Emergency lighting utilizes various types of batteries, with the primary ones being:
1. Lead-acid batteries: Historically prevalent in self-contained emergency lighting fixtures like twinspots, these were also extensively used in central battery systems. However, their usage in emergency lighting beyond these specific applications has significantly diminished in recent times.
A twinspot emergency light fitting. Till recently, most of these used sealed lead acid batteries, but other chemistries are now being used.
2. Nickel-cadmium (NiCd) batteries are prevalent in stand-alone emergency lighting fixtures and emergency conversion kits. Despite cadmium being highly toxic and among the six substances prohibited by the EU's RoHS Directive, an exemption exists for emergency lighting batteries. Until recently, there have been limited viable alternatives, hence the continued use of NiCd batteries in this context.
A stand-alone emergency exit sign. Most of these use nickel cadmium (NiCd) batteries, located inside the fitting.
Examples of NiCd batteries, as would be used in a conversion kit, used to turn a standard light fitting into an emergency light fitting. Each battery in these examples consists of 2, 3 or 4 cells.
3. Nickel metal hydride (NiMH) batteries are extensively utilized as substitutes for NiCd batteries in emergency conversion kits. They offer slight advantages in certain applications within this context.
A NiMH battery consisting, in this example, of 5 cells. Visually, the main difference is that NiMH cells are slimmer than NiCd cells.
4. Lithium batteries, available in various types, are increasingly popular for emergency lighting due to their numerous advantages over lead acid, NiCd, and NiMH batteries. As a result, their usage is rapidly expanding in this field.
Lithium iron phosphate (LiFePO4, or LFP) are very well suited for use in emergency lighting. When compared with alternatives such as nickel cadmium (NiCd) and nickel metal hydride (NiMH), lithium iron phosphate (LFP) batteries have several advantages:
Energy efficiency. LFP is more efficient than NiCd in two ways.
Self-discharge rates vary among rechargeable batteries. For LFP (Lithium Iron Phosphate) batteries, the discharge rate is only 3-5% per month, whereas NiCd (Nickel Cadmium) batteries can lose up to 20% per month thereafter (depending on temperature). Consequently, the charger in an emergency fixture equipped with NiCd or NiMH (Nickel Metal Hydride) batteries operates almost constantly, whereas in an LFP circuit, the charger works intermittently at low current.
Regarding charge efficiency, all batteries experience energy loss as heat during charging. LFP batteries exhibit very high charge efficiency at around 95%. In contrast, NiCd batteries demonstrate high charge efficiency primarily in the early stages of charging. However, once the NiCd battery reaches 70% capacity, it generates heat, causing charging efficiency to drop to approximately 85%. This discrepancy is noteworthy because under normal usage, a NiCd battery in an emergency light fixture undergoes continual trickle-charging to maintain it close to 100% capacity.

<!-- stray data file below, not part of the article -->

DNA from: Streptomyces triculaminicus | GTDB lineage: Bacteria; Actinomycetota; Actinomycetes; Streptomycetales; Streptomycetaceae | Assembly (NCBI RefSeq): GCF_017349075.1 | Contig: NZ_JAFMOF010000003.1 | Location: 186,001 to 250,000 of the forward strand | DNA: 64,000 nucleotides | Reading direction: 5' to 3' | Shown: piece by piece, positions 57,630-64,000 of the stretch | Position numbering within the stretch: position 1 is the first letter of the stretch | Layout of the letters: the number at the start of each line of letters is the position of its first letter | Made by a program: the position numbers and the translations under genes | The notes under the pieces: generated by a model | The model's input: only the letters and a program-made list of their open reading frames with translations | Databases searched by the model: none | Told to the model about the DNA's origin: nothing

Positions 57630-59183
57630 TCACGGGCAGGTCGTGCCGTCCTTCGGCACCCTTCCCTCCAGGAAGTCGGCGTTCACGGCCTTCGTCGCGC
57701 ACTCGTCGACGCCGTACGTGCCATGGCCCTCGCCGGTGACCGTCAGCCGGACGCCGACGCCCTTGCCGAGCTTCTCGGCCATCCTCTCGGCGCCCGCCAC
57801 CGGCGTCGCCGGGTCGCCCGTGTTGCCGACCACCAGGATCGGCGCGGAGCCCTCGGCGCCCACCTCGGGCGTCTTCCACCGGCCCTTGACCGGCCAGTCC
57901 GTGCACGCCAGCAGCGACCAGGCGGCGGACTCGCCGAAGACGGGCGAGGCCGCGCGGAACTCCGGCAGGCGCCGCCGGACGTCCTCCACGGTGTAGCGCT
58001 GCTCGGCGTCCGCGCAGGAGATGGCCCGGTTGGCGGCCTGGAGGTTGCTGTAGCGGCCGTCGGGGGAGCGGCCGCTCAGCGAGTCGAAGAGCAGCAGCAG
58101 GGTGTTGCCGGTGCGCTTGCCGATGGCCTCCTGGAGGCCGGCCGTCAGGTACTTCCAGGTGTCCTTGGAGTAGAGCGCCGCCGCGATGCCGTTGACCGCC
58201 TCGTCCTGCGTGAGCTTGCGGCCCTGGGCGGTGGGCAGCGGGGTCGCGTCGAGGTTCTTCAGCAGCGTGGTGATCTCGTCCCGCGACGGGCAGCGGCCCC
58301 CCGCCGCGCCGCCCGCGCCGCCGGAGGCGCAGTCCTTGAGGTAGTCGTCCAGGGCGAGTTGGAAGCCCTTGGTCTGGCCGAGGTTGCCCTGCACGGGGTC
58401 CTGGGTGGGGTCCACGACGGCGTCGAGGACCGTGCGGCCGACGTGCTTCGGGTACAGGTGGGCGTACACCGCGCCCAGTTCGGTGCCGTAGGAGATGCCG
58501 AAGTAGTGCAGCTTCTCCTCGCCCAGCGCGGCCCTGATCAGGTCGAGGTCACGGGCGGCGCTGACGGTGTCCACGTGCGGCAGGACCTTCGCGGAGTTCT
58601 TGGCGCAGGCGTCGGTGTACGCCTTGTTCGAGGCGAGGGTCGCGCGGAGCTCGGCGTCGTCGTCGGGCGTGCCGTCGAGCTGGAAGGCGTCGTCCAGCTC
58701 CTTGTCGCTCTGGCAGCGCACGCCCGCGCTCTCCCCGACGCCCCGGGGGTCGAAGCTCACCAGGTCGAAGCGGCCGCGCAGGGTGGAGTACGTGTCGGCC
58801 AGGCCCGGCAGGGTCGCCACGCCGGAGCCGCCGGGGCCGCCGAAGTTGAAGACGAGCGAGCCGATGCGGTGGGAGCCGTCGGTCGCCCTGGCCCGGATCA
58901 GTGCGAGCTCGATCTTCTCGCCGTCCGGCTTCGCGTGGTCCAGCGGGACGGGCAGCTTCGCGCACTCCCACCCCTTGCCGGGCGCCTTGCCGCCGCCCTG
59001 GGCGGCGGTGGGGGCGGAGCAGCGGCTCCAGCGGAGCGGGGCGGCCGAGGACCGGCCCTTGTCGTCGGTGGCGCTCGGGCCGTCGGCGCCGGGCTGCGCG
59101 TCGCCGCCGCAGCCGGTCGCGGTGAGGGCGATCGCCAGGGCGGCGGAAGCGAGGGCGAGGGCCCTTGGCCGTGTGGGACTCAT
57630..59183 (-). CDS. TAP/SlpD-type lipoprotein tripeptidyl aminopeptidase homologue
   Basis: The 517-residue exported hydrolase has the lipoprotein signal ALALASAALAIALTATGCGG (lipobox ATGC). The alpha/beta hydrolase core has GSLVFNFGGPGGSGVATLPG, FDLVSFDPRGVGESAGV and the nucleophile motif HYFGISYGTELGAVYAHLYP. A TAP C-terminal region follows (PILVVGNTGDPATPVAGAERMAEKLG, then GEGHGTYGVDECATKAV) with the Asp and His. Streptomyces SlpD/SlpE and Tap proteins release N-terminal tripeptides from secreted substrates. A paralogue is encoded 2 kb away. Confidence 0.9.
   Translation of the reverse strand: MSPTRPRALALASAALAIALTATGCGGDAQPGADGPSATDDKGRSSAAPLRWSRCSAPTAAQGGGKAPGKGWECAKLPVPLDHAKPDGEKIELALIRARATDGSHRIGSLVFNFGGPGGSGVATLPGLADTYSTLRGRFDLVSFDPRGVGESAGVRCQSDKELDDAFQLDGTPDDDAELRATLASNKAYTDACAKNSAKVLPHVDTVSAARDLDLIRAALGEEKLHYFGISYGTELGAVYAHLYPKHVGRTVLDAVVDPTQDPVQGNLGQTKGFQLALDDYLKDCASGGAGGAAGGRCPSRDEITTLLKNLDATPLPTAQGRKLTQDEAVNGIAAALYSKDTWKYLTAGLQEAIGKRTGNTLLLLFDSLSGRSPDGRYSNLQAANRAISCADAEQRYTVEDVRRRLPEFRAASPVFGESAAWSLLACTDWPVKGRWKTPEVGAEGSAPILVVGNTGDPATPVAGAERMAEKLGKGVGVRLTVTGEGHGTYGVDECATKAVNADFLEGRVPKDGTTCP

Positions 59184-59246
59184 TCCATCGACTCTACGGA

LFP batteries exhibit minimal memory effect, ensuring their performance remains nearly constant until they reach their end of life, typically defined as 70% of their rated capacity. Generally, an LFP battery maintains a lifespan of 8-10 years.
In contrast, both NiCd and NiMH batteries experience rapid declines in performance (power storage) with each charge/discharge cycle. As a result, they usually require replacement after 3 or 4 years. The mandatory routine testing of emergency lighting as per BS 5266 contributes to the shorter lifespan of NiCd batteries. Additionally, NiCd batteries in new construction projects often fail within the first year if they've been fully installed during the construction phase when mains power is typically completely switched off overnight. The nightly discharge and subsequent daily recharge significantly degrade NiCd batteries, potentially necessitating replacement within the initial year of use.
Extreme temperature performance.
High Temperatures: LFP batteries remain unaffected by ambient temperatures up to 60ºC, whereas NiCd and NiMH can only withstand 55ºC and 50ºC, respectively.
Low Temperatures: LFP batteries, NiCd and NiMH performs reliably down to -20ºC.
Environmental Impact: Cadmium, banned under the RoHS Directive due to its hazardous nature, is highly toxic to almost all animals and many plants. It persists in the environment as it does not readily combine with other elements to become harmless. Proper recycling with meticulous care is necessary for NiCd batteries. While LFP batteries also require recycling, the materials used are inherently less harmful than those in NiCd and NiMH batteries.
Lithium's Outlook: Lithium, especially lithium iron phosphate, is increasingly favored for its safety, cost-effectiveness, and efficiency. Its usage is on the rise not only in emergency lighting but also in various applications such as vehicles, indicating a promising and enduring future.
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